DYE Stations

DYE Stations were Distant Early Warning Line sites of the DEW Line eastern extension in Arctic North America in Greenland (DEW Greenland Extension,[1] "DEW East")[2] and Iceland. DYE Stations were equipped with the 600 MHz AN/FPS-30 long-range radar within geodesic domes of about 60 feet diameter. Crews were regularly supplied and rotated by C-130 aircraft of the 109th Airlift Wing (NYANG) staging through Sondrestrom Air Base.


The DEW Line became operational on August 13, 1957,[3] with "CINCNORAD...operational control of the Cape Lisburne-Cape Dyer" radar stations as with other air defense elements.[4] On June 30, 1958, the Eastern DEW Extension had 4 stations and there were 4 DER & 4 AEW&C aircraft operating for the Atlantic Barrier[4]: 45  and on July 19, 1958, DYE 1 (DYE 4 on August 3) was begun[1]: 88  by Western Electric using helicopter-assisted sealift at the coasts and airlift from Sondrestrom Air Base for the interior stations.[citation needed] By October 1, 1958, DYE communications were linked to the NORAD Combat Operations Center at Ent Air Force Base via the AT&T Denver Toll Test Center.[4]: 53 

From 1954, the U.S. Air Force expected that the air defense radar network would have to extend across the North Atlantic to Europe or the Azores, and by early 1956 studies to this effect were approved by the Joint Chiefs of Staff. After successful completion of the DEW Line, in 1957 U.S.-Canadian attention turned to the implementation of plans to close the North Atlantic radar gap with physical stations to replace the radar early warning aircraft EC-121s then patrolling the ocean. Arctic veteran, Colonel Bernt Balchen, preferred a line going north around Greenland's polar coast, and others suggested a coastal line south to Cape Farewell, but eventually the service settled on a direct line across the ice cap to Iceland, the Faroes, and the United Kingdom. An initial plan to place a main station at Kangeq near Cape Farewell was abandoned before construction began.

Negotiations with Denmark, concluding with an agreement on 20 March 1958, settled on four stations in Greenland, one on a mountain near Holsteinsborg, two innovative sites in central Greenland, and one at Kulusuk Island near Angmagssalik, not too far from the former USAAF airfield Bluie East Two. The Danes raised objections to the Kulusuk site due to fear of undesirable fraternization with the inhabitants of a local Eskimo village. The result was that the DYE-4 site there was placed off-limits to locals, although this policy failed resoundingly. Legally, the DYE-1 through -4 were annexes of the Sondrestrom joint Danish-American Defense Area under authority of the 1951 Greenland Bases Treaty. Unlike the case with the other U.S. bases in Greenland, Denmark took no interest in the DYE stations and, except for engineering operations, did not participate in their operation; and unlike other U.S. bases, they did not become a cause for domestic controversy.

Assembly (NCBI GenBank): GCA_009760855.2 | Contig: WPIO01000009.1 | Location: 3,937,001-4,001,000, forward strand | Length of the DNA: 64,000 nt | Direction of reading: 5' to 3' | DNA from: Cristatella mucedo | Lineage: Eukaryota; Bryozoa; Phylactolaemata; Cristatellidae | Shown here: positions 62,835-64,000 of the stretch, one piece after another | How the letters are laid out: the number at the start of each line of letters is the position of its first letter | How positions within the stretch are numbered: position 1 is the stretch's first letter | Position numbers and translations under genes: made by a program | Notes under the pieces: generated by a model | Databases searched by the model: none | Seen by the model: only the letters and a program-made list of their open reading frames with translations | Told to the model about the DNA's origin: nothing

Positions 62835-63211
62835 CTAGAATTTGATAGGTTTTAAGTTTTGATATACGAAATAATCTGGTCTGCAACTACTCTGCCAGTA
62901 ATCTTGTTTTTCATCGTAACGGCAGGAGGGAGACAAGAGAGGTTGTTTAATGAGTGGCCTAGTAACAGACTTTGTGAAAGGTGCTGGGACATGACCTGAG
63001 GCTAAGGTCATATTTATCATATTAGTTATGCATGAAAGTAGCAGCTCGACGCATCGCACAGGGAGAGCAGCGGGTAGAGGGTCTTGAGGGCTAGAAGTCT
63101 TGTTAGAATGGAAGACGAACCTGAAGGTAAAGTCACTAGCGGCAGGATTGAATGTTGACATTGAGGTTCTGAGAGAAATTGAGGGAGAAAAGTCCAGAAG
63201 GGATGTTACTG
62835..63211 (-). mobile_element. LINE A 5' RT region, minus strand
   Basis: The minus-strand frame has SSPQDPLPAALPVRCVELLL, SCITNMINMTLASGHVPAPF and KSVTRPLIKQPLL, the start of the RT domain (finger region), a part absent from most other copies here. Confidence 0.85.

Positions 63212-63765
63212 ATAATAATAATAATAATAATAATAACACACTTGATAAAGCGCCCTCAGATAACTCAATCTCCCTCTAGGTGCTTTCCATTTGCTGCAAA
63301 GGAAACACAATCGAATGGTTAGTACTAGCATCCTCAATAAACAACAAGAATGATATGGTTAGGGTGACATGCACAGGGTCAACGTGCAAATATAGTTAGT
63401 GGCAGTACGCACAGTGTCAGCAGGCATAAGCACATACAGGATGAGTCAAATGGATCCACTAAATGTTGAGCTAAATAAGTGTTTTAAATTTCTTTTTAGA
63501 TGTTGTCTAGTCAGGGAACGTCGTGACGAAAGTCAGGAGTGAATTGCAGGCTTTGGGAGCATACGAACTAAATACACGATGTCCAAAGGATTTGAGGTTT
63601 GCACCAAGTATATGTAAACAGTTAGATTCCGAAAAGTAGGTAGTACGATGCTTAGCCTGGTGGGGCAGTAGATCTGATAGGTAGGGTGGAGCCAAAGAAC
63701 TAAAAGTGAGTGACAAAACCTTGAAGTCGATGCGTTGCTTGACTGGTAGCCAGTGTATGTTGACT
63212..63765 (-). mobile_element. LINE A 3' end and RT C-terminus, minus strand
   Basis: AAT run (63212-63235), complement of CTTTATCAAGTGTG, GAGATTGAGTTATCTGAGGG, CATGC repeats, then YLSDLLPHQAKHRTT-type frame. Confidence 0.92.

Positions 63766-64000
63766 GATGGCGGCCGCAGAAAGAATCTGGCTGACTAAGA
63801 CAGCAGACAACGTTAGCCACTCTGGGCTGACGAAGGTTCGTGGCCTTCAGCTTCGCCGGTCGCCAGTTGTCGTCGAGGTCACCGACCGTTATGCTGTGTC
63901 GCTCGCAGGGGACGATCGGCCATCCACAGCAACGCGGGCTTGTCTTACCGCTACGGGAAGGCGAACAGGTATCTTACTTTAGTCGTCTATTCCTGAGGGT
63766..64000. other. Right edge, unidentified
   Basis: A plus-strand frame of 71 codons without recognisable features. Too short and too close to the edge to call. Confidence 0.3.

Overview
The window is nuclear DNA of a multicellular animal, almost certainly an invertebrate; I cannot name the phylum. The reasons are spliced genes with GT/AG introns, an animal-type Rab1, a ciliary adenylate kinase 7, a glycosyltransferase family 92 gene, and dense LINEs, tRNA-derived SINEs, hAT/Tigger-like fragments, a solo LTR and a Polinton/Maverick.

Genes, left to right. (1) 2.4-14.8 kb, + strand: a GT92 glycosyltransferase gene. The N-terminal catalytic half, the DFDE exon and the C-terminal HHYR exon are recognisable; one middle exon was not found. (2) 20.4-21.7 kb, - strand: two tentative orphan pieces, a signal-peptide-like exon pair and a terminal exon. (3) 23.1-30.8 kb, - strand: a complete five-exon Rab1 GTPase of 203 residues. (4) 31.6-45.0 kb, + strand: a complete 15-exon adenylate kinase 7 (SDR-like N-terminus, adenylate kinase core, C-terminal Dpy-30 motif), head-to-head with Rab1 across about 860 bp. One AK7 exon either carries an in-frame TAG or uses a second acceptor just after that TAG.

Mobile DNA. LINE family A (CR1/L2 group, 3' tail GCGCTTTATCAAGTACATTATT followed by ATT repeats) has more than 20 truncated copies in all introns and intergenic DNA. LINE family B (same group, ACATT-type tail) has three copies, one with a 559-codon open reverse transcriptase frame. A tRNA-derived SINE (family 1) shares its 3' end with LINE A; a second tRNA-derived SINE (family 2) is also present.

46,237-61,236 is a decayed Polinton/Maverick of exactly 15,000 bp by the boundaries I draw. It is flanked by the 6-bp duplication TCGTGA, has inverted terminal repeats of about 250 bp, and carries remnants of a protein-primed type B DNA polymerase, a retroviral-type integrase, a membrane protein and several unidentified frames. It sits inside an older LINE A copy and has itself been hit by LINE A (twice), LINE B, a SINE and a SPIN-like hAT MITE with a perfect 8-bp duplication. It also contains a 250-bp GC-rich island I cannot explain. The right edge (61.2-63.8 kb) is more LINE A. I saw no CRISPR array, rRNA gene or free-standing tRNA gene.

Since the stations were built at high elevations, surveys indicated that during normal propagation conditions they should essentially close the gaps across Davis Strait and Denmark Strait, the latter with the aid of a later radar station at Isafjordur at the Northwestern corner of Iceland. Construction was influenced by mixed experience with two earlier ice cap radar stations near Thule (Site 1 and Site 2). The new design used pillars which would delay subsidence of the station into the ice. In this sense the stations were similar to the Texas Towers that had been built for air defense radars in coastal waters off the United States, except that the “tripod” was anchored in the ice, and the legs were eight massive steel beams. Periodic re-alignment of the station could be accomplished by adjustment of the beam attachments. At the inland stations, the nearly horizontally pointing troposcatter parabolic antennae had to be enclosed as part of the superstructure.

Snow accumulation of about one meter per year caused subsidence which eventually necessitated a re-foundation. In 1977 and 1982, Danish Arctic Contractors carried out a delicate re-pillaring of the two ice cap stations through a “jacking-up” procedure that also laterally moved the station.


RCAP' officers would be assigned to the line to the extent that they would be pre40miDate 8.JIIOD.g the military personnel at each Canadian main station (l.e., PIlI, CAM, rox, and DYE). A senior ReAP officer would be designated "Officer-in-Charge" and would be responsible for all non-contractual duties to be performed in accordance with the guidelines established by NORAD. USAF would continue to administer the contract with F'I.'X!O and would assign officers to accomplish these duties. Additional costs to the RCAP would be limited to that necessary for supporting the ReAP personnel.